Post-Event Thoughts: Cross Country

This is what joy looks like. 

Continuation On A Theme
We really killed it in the warm-up for this entire show! Dino historically has not needed much of a warm-up at all for cross country, and this time was no exception. I cantered him over each schooling fence once, and he blasted over them and galloped away. Ready for launch!

An Excellent Start
Dino EXPLODED out of the start box. This was our third horse trial, and now he's starting to understand the order of the day, and what the start box means. He absolutely ate up the first two jumps, we nailed Fence 3, and I was able to keep him on track (RIDING DOWN A HILL!) when he started scooting away from a jump judge in a chair on our way to Fence 4, which he jumped like a champ.

The Iffy Middle Part
Fences 5-7 were situated on the air strip - a beautiful long, flat field - which is Dino's favorite spot on the BCHP cross country course. There were long stretches of gallop in between jumps, and I just let him cruise. However, the cruising was a little too flat and I didn't get his canter together and "up" enough before each jump, so there was some chipping going on. I realized the error of my ways by Fence 7, a small coop, and pushed Dino into a bit more of a bouncy canter for a much nicer jump. He took offense to Fence 8, a small rail on top of a hay bale going downhill, and just stared it down and crawled to a walk. I was of no help as his rider, and just sort of sat there instead of getting more aggressive when he started backing off. Thankfully Dino is also the Best Pony Ever, and conceded to literally walk over the jump. Good Boy!

The End, In Which I Stop Riding
We got our crap together for Fence 9 and nailed it. Dino started staring down Fence 10, the Palisade of Doom, from quite a distance away. I had another out-of-body experience. I thought to myself, "Wow, he is really backing off. I should kick him. Or whack him with my stick. Or nudge him with my spur. Oh, here comes the stop. We're stopping now. Yep. Better turn around and try again." Thankfully my brain was working on our second approach, and Dino jumped the palisade like it was never even a problem to begin with. At this point I was getting tired, so I let him trot down the last hill, but did insist on a canter to the small coop on an uphill slope at the end of the course. Dino jumped it fine, and we cantered through the finish flags, and I felt like I wanted to die.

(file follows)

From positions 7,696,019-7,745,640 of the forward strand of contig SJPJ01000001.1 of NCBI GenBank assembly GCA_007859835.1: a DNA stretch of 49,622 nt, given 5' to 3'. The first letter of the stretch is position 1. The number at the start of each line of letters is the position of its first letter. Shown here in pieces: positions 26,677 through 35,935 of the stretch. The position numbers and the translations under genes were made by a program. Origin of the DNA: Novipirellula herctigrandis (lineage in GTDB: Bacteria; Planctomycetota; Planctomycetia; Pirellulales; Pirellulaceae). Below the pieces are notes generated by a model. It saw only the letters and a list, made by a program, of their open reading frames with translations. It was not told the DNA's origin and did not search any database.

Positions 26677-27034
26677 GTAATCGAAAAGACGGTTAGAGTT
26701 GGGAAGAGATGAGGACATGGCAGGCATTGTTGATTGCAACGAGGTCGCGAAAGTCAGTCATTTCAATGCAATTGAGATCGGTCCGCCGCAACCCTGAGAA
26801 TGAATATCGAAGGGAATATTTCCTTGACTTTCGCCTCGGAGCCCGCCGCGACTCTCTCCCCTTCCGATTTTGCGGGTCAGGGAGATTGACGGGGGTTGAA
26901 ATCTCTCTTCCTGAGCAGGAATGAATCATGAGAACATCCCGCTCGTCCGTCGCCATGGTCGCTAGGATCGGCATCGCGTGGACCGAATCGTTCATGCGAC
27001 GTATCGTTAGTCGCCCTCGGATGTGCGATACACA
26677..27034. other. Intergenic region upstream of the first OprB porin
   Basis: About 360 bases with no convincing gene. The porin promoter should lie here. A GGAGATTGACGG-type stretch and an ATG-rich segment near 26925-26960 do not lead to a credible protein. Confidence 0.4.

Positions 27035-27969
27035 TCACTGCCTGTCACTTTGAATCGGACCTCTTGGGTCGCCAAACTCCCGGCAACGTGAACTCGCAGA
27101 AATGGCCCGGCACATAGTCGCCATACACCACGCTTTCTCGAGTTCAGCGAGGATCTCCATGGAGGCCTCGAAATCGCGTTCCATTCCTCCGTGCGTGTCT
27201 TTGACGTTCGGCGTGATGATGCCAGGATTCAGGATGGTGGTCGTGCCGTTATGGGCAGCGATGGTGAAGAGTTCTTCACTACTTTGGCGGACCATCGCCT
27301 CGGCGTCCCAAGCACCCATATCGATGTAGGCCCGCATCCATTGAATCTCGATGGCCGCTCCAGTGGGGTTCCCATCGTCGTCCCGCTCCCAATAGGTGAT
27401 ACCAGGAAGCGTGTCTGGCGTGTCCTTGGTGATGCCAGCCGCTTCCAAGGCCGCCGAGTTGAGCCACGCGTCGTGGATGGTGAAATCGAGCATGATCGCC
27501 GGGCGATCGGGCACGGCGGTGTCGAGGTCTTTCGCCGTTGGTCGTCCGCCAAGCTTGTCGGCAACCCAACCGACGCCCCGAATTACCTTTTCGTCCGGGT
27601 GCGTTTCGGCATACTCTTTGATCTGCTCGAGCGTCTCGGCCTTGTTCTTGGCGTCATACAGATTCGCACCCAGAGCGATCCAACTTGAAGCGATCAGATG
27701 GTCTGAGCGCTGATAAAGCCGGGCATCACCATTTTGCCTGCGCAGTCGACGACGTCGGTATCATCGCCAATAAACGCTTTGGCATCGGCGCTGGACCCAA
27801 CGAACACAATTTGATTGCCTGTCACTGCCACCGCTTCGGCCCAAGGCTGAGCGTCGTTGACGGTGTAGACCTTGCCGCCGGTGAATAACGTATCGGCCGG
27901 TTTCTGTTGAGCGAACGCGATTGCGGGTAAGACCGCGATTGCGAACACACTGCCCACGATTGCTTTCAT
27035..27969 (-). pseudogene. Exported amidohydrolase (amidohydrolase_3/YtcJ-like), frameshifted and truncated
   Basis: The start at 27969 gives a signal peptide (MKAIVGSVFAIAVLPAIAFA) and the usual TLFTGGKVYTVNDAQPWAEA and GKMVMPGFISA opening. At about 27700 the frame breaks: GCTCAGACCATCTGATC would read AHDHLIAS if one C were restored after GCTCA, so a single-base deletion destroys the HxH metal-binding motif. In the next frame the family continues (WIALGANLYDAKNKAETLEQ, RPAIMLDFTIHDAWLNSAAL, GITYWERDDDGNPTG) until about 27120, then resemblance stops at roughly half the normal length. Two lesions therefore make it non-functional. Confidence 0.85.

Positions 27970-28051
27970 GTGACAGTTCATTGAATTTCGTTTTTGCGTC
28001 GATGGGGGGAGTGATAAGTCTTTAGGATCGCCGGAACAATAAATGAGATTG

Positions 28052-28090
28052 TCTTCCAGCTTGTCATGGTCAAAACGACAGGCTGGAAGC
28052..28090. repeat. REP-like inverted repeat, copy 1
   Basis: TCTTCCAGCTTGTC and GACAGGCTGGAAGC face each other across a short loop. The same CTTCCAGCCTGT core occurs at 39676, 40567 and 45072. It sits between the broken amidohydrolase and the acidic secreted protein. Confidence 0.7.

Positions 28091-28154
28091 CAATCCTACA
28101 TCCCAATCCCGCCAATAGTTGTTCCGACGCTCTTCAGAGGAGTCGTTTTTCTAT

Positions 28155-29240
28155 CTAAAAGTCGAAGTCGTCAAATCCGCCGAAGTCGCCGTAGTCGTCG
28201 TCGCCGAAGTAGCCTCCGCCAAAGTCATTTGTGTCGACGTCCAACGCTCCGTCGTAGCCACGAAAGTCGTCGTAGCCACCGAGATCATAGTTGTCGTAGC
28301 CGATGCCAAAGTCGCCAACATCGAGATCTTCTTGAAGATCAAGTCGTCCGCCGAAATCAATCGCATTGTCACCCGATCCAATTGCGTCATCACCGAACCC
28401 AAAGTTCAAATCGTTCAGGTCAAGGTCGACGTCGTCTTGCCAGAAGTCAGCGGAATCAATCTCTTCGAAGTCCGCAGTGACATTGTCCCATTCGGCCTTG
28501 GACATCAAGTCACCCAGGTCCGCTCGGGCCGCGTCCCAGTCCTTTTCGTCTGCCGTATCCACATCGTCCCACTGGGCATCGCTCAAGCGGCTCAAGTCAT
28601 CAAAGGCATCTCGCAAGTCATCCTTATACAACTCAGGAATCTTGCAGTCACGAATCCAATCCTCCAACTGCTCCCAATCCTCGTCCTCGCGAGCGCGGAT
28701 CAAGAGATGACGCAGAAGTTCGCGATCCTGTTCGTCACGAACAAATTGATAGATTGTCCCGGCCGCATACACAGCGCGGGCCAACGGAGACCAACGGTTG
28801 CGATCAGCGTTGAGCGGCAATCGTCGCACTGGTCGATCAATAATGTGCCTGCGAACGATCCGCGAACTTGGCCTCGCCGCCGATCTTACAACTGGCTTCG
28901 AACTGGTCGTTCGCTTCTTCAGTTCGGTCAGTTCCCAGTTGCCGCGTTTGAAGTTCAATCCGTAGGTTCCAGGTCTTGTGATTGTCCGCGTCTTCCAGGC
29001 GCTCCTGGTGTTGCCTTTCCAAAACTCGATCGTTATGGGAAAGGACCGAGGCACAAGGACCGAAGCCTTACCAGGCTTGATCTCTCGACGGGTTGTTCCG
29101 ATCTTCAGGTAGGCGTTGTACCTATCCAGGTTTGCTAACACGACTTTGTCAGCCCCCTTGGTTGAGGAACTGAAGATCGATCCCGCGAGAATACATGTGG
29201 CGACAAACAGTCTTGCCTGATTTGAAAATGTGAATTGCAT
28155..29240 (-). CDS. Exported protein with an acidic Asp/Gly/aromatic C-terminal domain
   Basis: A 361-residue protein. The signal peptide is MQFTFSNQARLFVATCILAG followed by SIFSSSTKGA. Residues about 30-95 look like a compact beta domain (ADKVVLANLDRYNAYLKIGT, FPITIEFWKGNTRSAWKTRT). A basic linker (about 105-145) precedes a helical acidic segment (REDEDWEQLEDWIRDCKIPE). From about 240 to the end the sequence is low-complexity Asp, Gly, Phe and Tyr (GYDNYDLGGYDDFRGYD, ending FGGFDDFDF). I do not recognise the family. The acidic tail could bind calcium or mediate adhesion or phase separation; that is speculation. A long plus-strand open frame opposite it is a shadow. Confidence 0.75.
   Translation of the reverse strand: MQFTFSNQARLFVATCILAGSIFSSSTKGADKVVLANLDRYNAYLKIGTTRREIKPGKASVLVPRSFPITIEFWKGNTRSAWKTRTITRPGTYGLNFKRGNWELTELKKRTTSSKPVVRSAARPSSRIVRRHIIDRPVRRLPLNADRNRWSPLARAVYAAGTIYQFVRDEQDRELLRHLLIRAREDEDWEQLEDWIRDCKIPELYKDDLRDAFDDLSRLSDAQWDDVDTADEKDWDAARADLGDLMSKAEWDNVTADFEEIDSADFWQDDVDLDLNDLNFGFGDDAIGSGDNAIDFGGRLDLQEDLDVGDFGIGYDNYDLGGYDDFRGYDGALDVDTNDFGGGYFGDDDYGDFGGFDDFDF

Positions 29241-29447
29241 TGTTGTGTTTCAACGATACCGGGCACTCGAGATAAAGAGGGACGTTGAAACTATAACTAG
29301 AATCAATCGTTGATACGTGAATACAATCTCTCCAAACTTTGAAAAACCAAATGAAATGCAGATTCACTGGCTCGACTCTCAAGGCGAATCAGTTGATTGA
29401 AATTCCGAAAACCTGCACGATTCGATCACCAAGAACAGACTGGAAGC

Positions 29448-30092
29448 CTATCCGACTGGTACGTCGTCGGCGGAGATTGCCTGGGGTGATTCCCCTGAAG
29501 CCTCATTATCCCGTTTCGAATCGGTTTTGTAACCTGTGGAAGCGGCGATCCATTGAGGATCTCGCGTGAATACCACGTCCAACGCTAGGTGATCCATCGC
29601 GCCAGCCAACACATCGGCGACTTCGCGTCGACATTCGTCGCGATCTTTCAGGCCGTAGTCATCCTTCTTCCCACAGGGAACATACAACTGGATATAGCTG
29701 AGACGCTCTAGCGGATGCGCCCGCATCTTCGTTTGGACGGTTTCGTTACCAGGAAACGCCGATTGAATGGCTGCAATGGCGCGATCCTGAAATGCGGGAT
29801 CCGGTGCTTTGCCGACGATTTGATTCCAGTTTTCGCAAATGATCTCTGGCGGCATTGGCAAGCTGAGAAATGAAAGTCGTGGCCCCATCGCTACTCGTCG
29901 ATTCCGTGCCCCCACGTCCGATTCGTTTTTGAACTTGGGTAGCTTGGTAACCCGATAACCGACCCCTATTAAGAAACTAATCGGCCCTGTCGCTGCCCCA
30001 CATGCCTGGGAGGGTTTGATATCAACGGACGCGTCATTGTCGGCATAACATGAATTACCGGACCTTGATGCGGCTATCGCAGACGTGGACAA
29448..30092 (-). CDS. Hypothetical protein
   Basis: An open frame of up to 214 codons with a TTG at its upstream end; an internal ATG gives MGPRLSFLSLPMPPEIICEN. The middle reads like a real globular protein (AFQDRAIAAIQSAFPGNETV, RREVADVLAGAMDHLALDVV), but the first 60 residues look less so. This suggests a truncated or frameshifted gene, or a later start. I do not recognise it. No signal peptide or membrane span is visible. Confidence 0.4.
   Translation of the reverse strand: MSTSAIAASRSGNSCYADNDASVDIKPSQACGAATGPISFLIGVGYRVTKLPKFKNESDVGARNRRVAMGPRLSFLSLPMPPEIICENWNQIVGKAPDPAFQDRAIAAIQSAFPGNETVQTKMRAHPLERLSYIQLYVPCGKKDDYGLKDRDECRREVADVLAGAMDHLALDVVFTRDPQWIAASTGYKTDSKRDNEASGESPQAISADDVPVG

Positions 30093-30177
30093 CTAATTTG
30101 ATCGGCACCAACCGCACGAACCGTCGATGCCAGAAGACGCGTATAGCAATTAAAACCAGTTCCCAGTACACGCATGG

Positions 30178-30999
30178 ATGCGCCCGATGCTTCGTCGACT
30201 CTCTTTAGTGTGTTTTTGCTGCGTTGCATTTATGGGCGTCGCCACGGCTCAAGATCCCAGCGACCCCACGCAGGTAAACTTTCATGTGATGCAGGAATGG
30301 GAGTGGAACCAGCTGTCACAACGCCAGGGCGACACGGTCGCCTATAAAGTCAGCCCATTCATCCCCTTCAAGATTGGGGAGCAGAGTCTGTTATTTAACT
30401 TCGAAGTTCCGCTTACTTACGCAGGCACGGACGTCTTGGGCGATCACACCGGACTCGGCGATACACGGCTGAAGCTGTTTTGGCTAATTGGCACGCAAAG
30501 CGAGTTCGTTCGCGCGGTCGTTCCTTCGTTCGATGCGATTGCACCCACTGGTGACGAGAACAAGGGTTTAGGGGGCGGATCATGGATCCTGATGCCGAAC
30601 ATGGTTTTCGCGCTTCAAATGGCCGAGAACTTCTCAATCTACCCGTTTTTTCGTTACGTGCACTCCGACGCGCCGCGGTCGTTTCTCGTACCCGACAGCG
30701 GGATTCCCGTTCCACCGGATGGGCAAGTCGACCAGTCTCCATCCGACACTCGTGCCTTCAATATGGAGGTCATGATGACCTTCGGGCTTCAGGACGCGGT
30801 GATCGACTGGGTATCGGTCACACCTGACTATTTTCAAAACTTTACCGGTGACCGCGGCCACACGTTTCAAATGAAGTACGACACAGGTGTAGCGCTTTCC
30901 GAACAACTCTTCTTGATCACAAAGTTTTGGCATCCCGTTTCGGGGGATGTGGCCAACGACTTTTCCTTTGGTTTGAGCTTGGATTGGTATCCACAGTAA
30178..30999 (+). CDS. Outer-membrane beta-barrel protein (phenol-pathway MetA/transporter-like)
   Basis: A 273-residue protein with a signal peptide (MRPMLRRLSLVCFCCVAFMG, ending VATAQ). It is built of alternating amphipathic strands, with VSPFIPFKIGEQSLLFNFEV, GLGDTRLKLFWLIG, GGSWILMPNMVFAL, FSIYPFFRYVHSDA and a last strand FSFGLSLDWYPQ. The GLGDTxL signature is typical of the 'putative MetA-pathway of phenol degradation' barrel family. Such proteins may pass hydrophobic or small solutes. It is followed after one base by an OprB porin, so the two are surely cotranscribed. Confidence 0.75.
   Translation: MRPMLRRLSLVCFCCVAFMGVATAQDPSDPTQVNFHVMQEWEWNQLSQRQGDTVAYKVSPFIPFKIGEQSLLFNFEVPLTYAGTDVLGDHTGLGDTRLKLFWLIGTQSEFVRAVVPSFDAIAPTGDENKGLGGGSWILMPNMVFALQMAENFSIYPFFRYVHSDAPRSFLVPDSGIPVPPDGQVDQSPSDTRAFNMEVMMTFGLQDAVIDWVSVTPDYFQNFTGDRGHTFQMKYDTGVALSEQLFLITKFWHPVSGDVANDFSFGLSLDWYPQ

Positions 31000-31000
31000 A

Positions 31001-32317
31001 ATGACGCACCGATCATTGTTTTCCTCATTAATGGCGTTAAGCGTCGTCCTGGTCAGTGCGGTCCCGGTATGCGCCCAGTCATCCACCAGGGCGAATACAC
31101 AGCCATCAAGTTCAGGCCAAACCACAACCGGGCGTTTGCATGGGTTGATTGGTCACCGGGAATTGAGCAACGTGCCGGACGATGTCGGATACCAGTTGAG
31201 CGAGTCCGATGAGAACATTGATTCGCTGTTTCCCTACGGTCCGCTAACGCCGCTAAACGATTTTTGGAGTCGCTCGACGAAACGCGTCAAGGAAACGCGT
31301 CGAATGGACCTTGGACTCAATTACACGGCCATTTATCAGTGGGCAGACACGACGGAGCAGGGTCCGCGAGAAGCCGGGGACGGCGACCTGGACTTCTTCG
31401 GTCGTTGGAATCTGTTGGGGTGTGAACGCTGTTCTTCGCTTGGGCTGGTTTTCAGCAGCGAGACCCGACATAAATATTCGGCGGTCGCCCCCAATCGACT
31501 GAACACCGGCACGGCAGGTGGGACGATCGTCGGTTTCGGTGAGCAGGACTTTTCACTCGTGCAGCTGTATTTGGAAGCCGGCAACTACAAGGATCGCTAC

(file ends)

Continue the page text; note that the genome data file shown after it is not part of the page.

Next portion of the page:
It's All About The Canter
Whether you're in a ring or running cross country, a good jump comes down to a quality canter, every time. For several fences on this course, I had the right amount of impulsion, but I didn't have the right amount of balance. I need to remember how my pony jumps best (from a more put-together canter and me SITTING IN THE SADDLE) and apply that to our cross country rounds. Even though I need to get out of the tack and let him flow forward in between fences, I can't jump this pony well from a loosey-goosey canter in half seat. I need to sit and package him up a bit before each jump, especially if the canter has gotten flat from a long stretch of galloping. Riding the right canter consistently is going to make the difference for us when it comes to being ready to move up to Beginner Novice.

Keep The Brain In The Skull
The thing I'm most frustrated about when it comes to this ride was the fact that I had yet another out of body experience and just sat there when I needed to DO SOMETHING. It wasn't that I didn't know what to do, or didn't have the skills, or got frightened or anxious, I just didn't do anything at all and watched the stop happen. I need to find some way to stay present and rock myself back to reality when things like this happen. It cost us a win, and that is not okay!